“Not just influence, but consciousness of difference and relation, is at work in these collisions. ‘Languages in contact’ spawn hybrid forms – translations, pidgins, creoles, bilingual villages – and stake out the points of view that allow languages and literatures to be known as (that is, as if they were) things in themselves. The logic of comparative literature is as old as literature itself.”

 What is paradoxical indeed is the rise on the thrust of poetry with the era of German and French nationalism. Contrastive literature was a reflection on the national differences that came about in themes, attitudes, genres, devices, styles and occasions of imaginative writing. Like Herder, most believed that each nation had its own distinct culture and values glorified through its literature.
World Literature

Goethe as early as 1820s foresaw the coming of what he termed “world literature” due to the increased commerce and travel between nations and the rapidly increasing human interaction. He also mentions the mass-consumerism of certain types of literature that will make popular literature possible which is more of a focus on the distribution of works than a methodology. It is with Meltzl in 1877 that the future of an institution specifically for comparative literature is predicted in his article “The Present Tasks of Comparative Literature”.
But this does not tell us what comparative literature is supposed to undertake. “Vergleichende Literatur” was a statement calling people to respond to a new dimension of looking at literature which was still on shaky soil as far as objectives or methodology went.

“In proposing to consider world literature as “an elliptical refraction of national literatures,” “not a set canon of texts but a mode of reading,” David Damrosch reminds us that there will be as many world literatures as there are national or local perspectives, that world literature is not a rival but an object, even a project, of comparative literature. But comparative literature does not own world literature.”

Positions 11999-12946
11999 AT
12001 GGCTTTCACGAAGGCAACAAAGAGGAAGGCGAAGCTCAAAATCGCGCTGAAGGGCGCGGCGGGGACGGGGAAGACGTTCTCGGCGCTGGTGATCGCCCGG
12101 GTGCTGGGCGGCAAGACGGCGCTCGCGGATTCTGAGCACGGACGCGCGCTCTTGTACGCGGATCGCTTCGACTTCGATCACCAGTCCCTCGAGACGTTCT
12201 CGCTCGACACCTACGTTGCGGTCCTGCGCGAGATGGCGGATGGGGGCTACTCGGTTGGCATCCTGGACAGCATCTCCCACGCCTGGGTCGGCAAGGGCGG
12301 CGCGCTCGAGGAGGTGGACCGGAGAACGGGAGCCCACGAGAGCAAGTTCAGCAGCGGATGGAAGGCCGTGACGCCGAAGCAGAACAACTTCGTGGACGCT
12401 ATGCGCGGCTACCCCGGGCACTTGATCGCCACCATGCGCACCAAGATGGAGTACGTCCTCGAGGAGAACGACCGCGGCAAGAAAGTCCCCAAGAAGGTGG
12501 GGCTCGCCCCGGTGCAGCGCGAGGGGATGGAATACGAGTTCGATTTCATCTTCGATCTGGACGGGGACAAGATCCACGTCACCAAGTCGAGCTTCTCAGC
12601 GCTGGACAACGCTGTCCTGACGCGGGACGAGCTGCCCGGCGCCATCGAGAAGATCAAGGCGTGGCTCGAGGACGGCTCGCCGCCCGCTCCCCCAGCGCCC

Due to globalization, transnational cultural and literary interests have caused a thrust to be placed on the translation of texts and the study of the correlations in myths and folklore across the globe. Comparative literature though cosmopolitan in nature is not merely dealing with this traffic of cross-national interest though it is one of the contributing factors to the concept of world literature.

What comparative literature was
In 1877 “comparative” meant multiple programmes rolled into a single word. A new revival followed that caused the barbaric Beowulf, Nibelungenlied and the rest of the non Greek and Latin epics to be considered worth poring over seriously for the first time. These were study for the myths and the insight they provided into societies and cultures of the old world along with how they influenced development. The Grimm Brothers through their extensive study o myth and folklores created a new cultural heritage with distinctive Germanness.